Dust was still settling from Theresa May’s Brexit-grenade attack on Brussels, when a neat trio of economic indicators slipped out on Thursday.
May’s outlandish claim that European politicians want to rig Britain’s election, overshadowed a substantial slump in new car sales, a six-month low on mortgage approvals and a quiet slowdown in consumer credit.
That so little attention was paid during an election period – when the economy should be front and centre – speaks to the Prime Minister’s success at framing 2017’s election as all about Brexit.
She said in April it was the unacceptable challenge to Brexit from rivals in the months ahead that forced her to call the vote, in a speech that uttered not a single word about what the same period holds for the economy.
Yet Tory insiders have admitted to The Independent that there can be little doubt May had one eye on the economic warning lights when she stepped out to announce her intention to take the country to the polls.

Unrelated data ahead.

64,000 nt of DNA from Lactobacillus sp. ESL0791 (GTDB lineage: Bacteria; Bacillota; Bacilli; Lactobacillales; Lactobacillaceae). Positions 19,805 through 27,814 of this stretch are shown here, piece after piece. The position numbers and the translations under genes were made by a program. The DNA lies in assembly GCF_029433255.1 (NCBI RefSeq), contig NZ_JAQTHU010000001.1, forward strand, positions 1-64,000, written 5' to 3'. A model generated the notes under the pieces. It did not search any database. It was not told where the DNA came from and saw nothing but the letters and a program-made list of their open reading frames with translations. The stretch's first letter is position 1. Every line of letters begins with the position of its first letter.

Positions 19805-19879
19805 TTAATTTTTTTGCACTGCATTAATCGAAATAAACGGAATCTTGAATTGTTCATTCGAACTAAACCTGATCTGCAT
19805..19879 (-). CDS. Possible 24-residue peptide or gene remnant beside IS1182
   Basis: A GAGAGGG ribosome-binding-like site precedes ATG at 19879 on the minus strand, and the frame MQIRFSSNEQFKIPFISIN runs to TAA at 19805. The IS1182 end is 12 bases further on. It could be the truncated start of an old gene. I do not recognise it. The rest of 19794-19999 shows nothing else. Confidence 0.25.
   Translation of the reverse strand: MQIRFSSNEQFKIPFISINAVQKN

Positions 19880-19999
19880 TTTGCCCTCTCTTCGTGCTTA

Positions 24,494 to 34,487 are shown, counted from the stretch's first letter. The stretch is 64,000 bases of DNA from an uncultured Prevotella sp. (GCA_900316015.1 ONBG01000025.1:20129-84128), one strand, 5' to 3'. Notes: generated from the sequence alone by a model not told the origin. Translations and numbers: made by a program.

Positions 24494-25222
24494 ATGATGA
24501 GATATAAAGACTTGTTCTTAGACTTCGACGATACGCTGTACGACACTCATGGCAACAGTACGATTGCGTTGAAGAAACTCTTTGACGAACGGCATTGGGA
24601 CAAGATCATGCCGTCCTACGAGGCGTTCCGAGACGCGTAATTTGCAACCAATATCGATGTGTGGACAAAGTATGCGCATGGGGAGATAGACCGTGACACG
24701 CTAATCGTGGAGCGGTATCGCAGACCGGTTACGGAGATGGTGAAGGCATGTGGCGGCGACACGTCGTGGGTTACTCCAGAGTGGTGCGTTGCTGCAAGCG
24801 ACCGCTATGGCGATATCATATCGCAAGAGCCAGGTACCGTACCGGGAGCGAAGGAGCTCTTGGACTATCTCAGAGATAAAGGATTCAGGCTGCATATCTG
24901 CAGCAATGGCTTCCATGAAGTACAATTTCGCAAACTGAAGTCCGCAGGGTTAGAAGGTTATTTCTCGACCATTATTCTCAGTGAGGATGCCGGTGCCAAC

One prominent Conservative MP said: “Theresa has always said she is, and has shown herself to be, someone who thinks carefully about what she does.
“With something as big as this, it would be odd if she hadn’t taken account of whether the economics were in her favour or not.
“Brexit may be at the front of her mind, it’s certainly at the front of her campaign, but she has clearly taken account of what may come down the line.”
On Thursday the Society of Motor Manufacturers announced new car sales had plunged 19.8 per cent year-on-year in April. There were some extenuating factors, but the size of the drop clearly pointed to consumers’ purchasing power falling and a more challenging time ahead for the industry.
The Bank of England also reported that mortgage approvals for house purchases dropped to a six-month low in March, the second successive drop and evidence the housing market is also being pinched by the squeeze on consumers.
The Bank’s data then showed the growth rate in net unsecured consumer credit slowed to an eight-month low in the same month.